TRANSITION TALK

If At First You Don't Succeed...

Posted by FP Transitions on Nov 9, 2018 9:53:20 AM

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In 1953, a start-up business called the Rocket Chemical Company and its staff of three set out to create a line of rust-prevention solvents and degreasers. Toiling in a small lab in San Diego, California, they set about to create a “water displacing” formula for use in the aerospace industry. It took 40 attempts to get the formula figured out.

But figure it out they did, and WD-40 was born. The name stands for water displacement formula perfected on the 40th try. Imagine what would have happened if the inventors had given up after two dozen or so really solid attempts?

The story, and the point, of course, is bigger than trying hard and eventually succeeding. WD-40 was initially a product limited to special uses, an example of which was protecting the outer skin of the Atlas missile from rust and corrosion. But that was just for starters. The product actually worked quite well for a variety of other uses–so well that several employees snuck some WD-40 cans out the plant to use at home on more mundane tasks like squeaky hinges and rusty nuts and bolts. The product eventually became a household staple. By innovating and adapting to the market, this small group of entrepreneurs created something great.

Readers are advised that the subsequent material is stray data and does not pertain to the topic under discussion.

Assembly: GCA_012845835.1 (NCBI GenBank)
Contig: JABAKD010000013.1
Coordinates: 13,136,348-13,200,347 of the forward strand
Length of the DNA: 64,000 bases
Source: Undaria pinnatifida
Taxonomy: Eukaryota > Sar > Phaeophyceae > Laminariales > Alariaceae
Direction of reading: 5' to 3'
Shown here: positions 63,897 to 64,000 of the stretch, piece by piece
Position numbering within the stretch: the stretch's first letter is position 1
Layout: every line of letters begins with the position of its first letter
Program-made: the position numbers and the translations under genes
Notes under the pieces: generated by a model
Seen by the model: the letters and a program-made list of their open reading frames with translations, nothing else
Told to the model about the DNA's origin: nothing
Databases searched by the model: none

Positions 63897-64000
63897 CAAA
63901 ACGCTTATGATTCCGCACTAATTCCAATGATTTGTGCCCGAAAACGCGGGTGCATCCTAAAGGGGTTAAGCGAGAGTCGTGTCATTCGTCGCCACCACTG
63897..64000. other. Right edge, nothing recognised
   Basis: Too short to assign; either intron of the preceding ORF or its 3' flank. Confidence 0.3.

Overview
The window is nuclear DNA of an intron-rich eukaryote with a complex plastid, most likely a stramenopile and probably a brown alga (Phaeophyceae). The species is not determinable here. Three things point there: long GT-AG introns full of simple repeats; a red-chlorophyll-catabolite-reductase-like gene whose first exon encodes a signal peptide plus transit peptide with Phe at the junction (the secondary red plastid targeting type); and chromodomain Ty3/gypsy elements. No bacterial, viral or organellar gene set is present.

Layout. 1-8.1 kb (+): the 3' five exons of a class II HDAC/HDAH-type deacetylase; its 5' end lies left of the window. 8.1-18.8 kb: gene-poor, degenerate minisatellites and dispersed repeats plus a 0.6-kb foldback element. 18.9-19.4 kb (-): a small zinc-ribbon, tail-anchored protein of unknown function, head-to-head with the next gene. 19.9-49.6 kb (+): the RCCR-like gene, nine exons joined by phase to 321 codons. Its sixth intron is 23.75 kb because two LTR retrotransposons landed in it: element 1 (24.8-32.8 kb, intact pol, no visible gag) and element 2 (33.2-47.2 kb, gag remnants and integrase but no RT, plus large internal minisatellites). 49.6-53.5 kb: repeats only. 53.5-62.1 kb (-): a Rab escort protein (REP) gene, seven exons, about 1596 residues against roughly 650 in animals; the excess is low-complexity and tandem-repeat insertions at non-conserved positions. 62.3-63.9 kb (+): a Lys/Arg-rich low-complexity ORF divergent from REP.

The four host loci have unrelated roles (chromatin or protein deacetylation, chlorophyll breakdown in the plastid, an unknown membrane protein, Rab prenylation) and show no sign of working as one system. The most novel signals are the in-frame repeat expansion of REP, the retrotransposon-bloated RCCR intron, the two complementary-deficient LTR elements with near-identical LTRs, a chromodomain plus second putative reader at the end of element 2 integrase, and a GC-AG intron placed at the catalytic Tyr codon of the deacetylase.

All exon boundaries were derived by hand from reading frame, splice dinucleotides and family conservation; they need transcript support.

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Topics: Acquisition, Sustainability, Buying & Selling, "Buying, Selling, and Valuing Financial Practices"

FPA Annual Recap : Elevating the Profession

Posted by Christine Sjölin on Oct 19, 2018 9:50:20 AM

The last few years I’ve been unable to attend the FPA annual conference due to personal commitments. It was great to be back on site for this year’s event in Chicago.

The Future of the Industry

As an Official Sponsor of the Next Generation, we are tapped into what young advisors are doing, hearing, and saying. It’s an energizing group to be around—the future advisors I met in Chicago view financial planning as a calling as well as a rewarding career. It does strike me as a bit ironic that the “NexGen” community stops at 37 years old, when the average age of a graduate in a financial planning program (as shared during a conversation with university staff) is 41. I suspect these more seasoned career changers will have an easier time making their way into the industry, but it’s important to incorporate the youngest professionals into existing businesses, as they will impact the industry for decades, if they don’t get discouraged. This new generation of advisors are more dynamic and driven than they’re often given credit for, and these savvy younger professionals will continue pushing the status quo to create opportunities for themselves.